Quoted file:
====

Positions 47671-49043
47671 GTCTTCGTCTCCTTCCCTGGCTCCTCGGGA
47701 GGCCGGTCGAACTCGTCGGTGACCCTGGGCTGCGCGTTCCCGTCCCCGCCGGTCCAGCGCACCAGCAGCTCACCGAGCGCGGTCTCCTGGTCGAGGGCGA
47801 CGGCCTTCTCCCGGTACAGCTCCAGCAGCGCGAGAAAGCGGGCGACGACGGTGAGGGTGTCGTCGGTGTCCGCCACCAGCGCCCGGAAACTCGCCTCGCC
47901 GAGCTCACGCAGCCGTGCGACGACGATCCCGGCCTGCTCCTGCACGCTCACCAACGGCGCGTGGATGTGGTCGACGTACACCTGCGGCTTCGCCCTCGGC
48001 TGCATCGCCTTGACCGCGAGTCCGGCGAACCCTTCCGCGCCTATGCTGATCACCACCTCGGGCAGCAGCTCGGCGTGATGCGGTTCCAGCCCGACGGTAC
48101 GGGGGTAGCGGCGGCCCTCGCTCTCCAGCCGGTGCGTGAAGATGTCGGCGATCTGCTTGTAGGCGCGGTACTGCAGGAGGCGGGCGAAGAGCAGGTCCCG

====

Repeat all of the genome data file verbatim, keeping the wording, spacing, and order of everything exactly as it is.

Positions 47671-49043
47671 GTCTTCGTCTCCTTCCCTGGCTCCTCGGGA
47701 GGCCGGTCGAACTCGTCGGTGACCCTGGGCTGCGCGTTCCCGTCCCCGCCGGTCCAGCGCACCAGCAGCTCACCGAGCGCGGTCTCCTGGTCGAGGGCGA
47801 CGGCCTTCTCCCGGTACAGCTCCAGCAGCGCGAGAAAGCGGGCGACGACGGTGAGGGTGTCGTCGGTGTCCGCCACCAGCGCCCGGAAACTCGCCTCGCC
47901 GAGCTCACGCAGCCGTGCGACGACGATCCCGGCCTGCTCCTGCACGCTCACCAACGGCGCGTGGATGTGGTCGACGTACACCTGCGGCTTCGCCCTCGGC
48001 TGCATCGCCTTGACCGCGAGTCCGGCGAACCCTTCCGCGCCTATGCTGATCACCACCTCGGGCAGCAGCTCGGCGTGATGCGGTTCCAGCCCGACGGTAC
48101 GGGGGTAGCGGCGGCCCTCGCTCTCCAGCCGGTGCGTGAAGATGTCGGCGATCTGCTTGTAGGCGCGGTACTGCAGGAGGCGGGCGAAGAGCAGGTCCCG